I was late to the Nikon party. While my peers were out in the field with F2 and FM units, I was happily clicking away with my pro Canon F-1.
That changed when I was a staff photographer and then a commercial assistant. I had to learn how to “reverse focus” the Nikkor lenses and also become proficient with this industry standard.
It wasn’t until 2008 that I bought my own Nikon. It was a D700 and quite simply the best digital camera I had ever touched.
That unit and a backup twin, hung out in my inventory for about four years until it was superseded by the next digital Nikon, the D600.
A few years later, I was longing for that old beast so strongly that I ordered up a second-hand unit from my dealer in Atlanta. When this marvel of “old tech” arrived, I was excited to renew my love.
However, I soon remembered why I cycled it out in the first place. It was much heavier than I remembered it to be. Then when I triggered the shutter, I was reminded of my biggest complaint. The din of the shutter triggering was shocking.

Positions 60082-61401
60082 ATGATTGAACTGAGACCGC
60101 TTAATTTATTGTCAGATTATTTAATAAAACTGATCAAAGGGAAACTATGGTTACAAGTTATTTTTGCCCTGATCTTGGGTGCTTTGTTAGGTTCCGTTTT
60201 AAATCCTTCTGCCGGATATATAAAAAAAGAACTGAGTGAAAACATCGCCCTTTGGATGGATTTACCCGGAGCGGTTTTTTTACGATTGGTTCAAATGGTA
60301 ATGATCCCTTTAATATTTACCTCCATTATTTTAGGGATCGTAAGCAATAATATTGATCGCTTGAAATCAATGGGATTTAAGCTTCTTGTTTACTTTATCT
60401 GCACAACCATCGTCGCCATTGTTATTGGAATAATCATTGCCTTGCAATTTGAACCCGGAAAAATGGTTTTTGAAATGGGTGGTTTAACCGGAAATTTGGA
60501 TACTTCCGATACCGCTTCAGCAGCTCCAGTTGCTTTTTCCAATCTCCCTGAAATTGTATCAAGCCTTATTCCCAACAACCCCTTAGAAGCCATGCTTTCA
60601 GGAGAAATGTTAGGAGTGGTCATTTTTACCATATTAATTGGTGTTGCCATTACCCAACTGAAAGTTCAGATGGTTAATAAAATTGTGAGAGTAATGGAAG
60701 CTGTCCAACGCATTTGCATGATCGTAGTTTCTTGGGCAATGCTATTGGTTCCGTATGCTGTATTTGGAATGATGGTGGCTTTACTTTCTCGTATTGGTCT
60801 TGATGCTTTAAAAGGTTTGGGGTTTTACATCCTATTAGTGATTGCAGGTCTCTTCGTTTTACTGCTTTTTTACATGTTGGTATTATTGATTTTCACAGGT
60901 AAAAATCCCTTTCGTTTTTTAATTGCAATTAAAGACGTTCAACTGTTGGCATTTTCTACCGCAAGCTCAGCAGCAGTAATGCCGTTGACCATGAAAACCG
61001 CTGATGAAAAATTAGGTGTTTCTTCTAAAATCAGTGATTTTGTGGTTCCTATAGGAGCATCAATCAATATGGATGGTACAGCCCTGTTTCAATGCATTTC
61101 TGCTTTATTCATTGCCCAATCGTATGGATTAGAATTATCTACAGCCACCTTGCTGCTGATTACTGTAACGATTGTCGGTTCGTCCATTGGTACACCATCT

By the end of the day, it was clear that this camera was going back to the dealer.
The D700 was a great camera and it helped me make some great portraits like this one.
But Time moves forward. Going back doesn’t make sense.
About the author: I am Stephen Kennedy, an experienced photographer with more than 2500 completed sessions in all 50 US states.